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The Reign of Relativity. By Viscount Haldane. Murray,



It is unfortunate that some reviews of this work have assumed it to be a treatise on the physical theory of relativity, and have concentrated in their criticisms on those chapters which deal specifically with Einstein's work. The scope of the book is, however, far wider than this. It is in fact that of Knowledge itself. As the author states in the preface, the topics of this book are Knowledge itself and the relativity of reality to the character of Knowledge.'

The subjects dealt with range from science, religion, and art to the history of philosophy, political science, and law, in so far as all these fall within the content of Knowledge. The result has been the production of a somewhat bulky volume of over 400 pages. In a recent

. review a writer has criticised such voluminous works as the production (as Pascal said) of those who have not got time to write less. It is certainly true that but one idea runs through the whole volume, and that this idea could have been expressed abstractly in a fraction of the volume of the actual book; but, where an idea is new and essentially difficult to grasp, it cannot be adequately transmitted by abstract phraseology. The process of transmission which must be adopted is that of suggestion by setting forward the idea as it appears in many different forms, till at last the reader, by a process of generalisation, grasps the concept which the author wishes to transmit. This is the method Lord Haldane has adopted, and he has excellent precedent in the works of Schopenhauer, who has stated that, by his bulky treatise on The World as Will and Idea,' he intends to impart a single thought, and can find no shorter way of doing so.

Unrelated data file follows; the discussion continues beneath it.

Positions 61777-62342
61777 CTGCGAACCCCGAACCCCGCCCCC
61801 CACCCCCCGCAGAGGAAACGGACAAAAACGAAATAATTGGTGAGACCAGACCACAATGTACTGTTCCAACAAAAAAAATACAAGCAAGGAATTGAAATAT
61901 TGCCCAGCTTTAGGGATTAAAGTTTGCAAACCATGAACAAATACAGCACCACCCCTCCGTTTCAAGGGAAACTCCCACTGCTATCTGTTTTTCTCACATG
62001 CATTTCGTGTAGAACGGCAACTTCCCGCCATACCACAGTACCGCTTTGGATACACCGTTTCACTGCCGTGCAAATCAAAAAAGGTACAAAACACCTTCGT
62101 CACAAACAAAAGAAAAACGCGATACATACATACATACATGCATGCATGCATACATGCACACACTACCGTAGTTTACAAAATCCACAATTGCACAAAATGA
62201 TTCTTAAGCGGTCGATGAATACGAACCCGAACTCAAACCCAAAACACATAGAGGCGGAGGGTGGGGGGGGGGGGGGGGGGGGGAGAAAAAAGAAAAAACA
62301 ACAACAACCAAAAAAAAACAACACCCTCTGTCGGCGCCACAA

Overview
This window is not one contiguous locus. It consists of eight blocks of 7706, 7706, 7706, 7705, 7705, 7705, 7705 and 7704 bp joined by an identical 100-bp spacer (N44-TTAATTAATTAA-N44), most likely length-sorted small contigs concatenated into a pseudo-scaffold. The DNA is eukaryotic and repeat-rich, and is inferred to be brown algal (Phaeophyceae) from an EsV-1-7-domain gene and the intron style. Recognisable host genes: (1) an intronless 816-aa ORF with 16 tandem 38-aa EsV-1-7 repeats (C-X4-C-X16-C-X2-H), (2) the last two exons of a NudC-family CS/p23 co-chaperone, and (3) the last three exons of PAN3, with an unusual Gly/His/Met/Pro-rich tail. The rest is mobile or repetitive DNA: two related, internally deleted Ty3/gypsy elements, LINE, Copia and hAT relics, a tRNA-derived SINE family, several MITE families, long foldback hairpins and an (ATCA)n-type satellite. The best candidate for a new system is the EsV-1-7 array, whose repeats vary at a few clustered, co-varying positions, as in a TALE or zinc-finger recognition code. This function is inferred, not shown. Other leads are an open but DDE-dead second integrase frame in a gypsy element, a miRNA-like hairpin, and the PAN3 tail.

What Lord Haldane's book loses in the way of pure logical form, it far more than makes up for by covering, in one comprehensive survey, a range of subjects, many of which lie outside the knowledge of more academic philosophers. The fundamental thesis is that Knowledge is ultimate. We cannot resolve Knowledge into other


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terms. We cannot ask the explanation of the 'why' of Knowledge; we can only describe the "what' of Knowledge; and, in answering this question, we find that the distinctions which arise in everyday life are distinctions which fall alike within the content of Knowledge. The distinction between the mind as a thing and the external world confronting this mind is a distinction which exists only for Knowledge. Subjective idealism has failed in so far as the conception of 'thing' was applied indiscriminately to the mind and its object. No wonder the Realists rebelled against the view that the object world of experience exists only for such a mind; and yet the Realists never succeed in drawing a satisfactory line between mind and the external world. The two are inseparably bound together, and, treated as things,' neither can be given precedence to the other. The problem can be solved satisfactorily only by passing beyond the conception of things,' and viewing mind and externality, or subject and object, as distinctions produced by the activity of the ultimate fact of knowledge. Knowledge, in the sense in which Lord Haldane uses the word, is not a special form of individual activity, but the ultimate fact which must be presupposed in any inquiry into the nature of existence. To quote Lord Haldane: